According to Google research, 90% of multiple device owners switch between an average of three devices per day to complete a task. Right now, I bet that you have more than one internet connected device within arms reach. Businesses that can help their customers complete those tasks when and where they want stand to gain a share in the billions of cross-channel sales each year.
That’s why companies are guiding their prospects and leads through the customer journey with an omni-channel marketing strategy.
What is Omni-Channel Marketing?
Omni-channel marketing refers to the concept of providing a seamless user experience across all channels relevant to the buyer’s journey.
Omni-channel is s all about thinking holistically in terms of customer experience, interactions, and messaging. For example a customer looks at your socials and website, they see a retargeting ad and then walk into your store, at each point they are seeing the same relevant messaging or campaign.
Why is omni-channel marketing important for B2B businesses?
According to the CMO Council research, 94% of marketers believe that providing an omni-channel experience is crucial to business success. So what does one look like?
B2B marketing is chiefly about ROI and efficiently creating a funnel that can be nurtured through to sales conversion. Taking an omni-channel approach means strategy and ROI are built in from the start too, so as an approach it helps measure what works – allowing accurate attribution of results and enabling marketers to move budget from what doesn’t work to doing more of what does. This has specific relevance when B2B companies are looking at the rise and proliferation of social media sites, tools and technologies, wanting to try them out in a managed way.
General Electric do a fantastic job right across the mix – check them out on Facebook, Instagram, and other sites.
More than half of the 930 B2B customers surveyed said they expect to make one out of two purchases online in three years’ time. Future technology and how it improves organisational output and structure were deemed critical.
So, what should businesses really consider when putting together an omni-channel strategy?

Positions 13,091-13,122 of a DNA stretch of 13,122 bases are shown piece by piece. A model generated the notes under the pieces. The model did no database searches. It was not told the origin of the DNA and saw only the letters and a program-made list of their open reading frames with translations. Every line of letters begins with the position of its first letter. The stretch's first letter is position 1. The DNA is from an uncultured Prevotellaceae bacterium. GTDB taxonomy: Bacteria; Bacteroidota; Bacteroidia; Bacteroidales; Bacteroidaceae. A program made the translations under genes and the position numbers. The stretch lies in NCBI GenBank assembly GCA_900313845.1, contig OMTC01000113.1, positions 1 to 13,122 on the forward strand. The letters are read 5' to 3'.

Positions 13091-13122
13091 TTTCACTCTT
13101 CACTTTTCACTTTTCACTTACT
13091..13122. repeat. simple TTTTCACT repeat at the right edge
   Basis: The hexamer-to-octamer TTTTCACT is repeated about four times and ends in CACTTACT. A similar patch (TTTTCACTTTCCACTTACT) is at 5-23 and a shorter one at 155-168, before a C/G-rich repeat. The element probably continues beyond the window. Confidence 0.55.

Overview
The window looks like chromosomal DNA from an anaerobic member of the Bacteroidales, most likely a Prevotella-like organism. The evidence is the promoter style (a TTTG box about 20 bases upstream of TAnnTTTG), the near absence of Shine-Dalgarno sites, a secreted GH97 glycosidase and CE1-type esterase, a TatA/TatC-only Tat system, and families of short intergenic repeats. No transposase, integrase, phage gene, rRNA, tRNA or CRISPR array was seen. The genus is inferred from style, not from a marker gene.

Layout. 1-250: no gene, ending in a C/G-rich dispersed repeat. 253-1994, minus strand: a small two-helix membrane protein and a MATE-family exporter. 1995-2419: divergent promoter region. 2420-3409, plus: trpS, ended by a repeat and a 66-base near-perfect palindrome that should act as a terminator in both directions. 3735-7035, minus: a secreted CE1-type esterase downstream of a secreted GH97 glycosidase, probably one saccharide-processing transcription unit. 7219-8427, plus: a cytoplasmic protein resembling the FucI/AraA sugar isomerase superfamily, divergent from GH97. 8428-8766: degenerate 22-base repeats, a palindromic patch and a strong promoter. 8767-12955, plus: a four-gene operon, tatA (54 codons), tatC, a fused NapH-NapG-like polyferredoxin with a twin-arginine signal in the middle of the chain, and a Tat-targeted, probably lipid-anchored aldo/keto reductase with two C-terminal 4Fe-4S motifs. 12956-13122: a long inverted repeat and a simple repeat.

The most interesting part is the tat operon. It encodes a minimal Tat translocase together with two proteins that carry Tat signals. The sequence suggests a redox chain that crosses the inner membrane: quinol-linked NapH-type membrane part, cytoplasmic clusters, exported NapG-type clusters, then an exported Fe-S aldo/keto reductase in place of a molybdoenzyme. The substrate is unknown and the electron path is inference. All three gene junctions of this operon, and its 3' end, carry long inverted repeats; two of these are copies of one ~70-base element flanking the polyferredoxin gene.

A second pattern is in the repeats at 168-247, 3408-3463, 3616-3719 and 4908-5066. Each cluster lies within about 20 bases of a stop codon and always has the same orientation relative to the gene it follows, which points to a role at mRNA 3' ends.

Good marketing rules still apply. Know your customers and be where your customers go – it’s far harder to transport them to somewhere that feels alien. Talk in their language about problems that affect them. Position products/services on benefits not features and offer some kind of emotional connection.
Securing data to be able to learn and market to them is key, so make sure all activity is designed to better populate a single view of each customer. Over time build your data set to include customer social media handles, behaviours and preferences.
Customer relationships must be of everyone’s concern and must be presented holistically within the company. For example, Bureau Veritas’ Marine and Offshore division recently launched a mobile application for professionals of the maritime industry to allow them to manage their fleet in real-time with mobile devices. This application was developed to stick to customer expectations as much as possible.
In summary, what can your business benefit from omni-channel marketing?
Omni-channel marketing in B2B means you’ll have a better overall behavioural understanding of your customers. You’ll be able to improve your targeting which gives a step change in conversion. Customers will develop a perception of yours as a business in tune with its market. You’ll intuitively have a better grasp of attribution and what works.
How could you translate the use of technology to your site, apps, socials, email and direct marketing to improve customer self-selection and their perception of your service?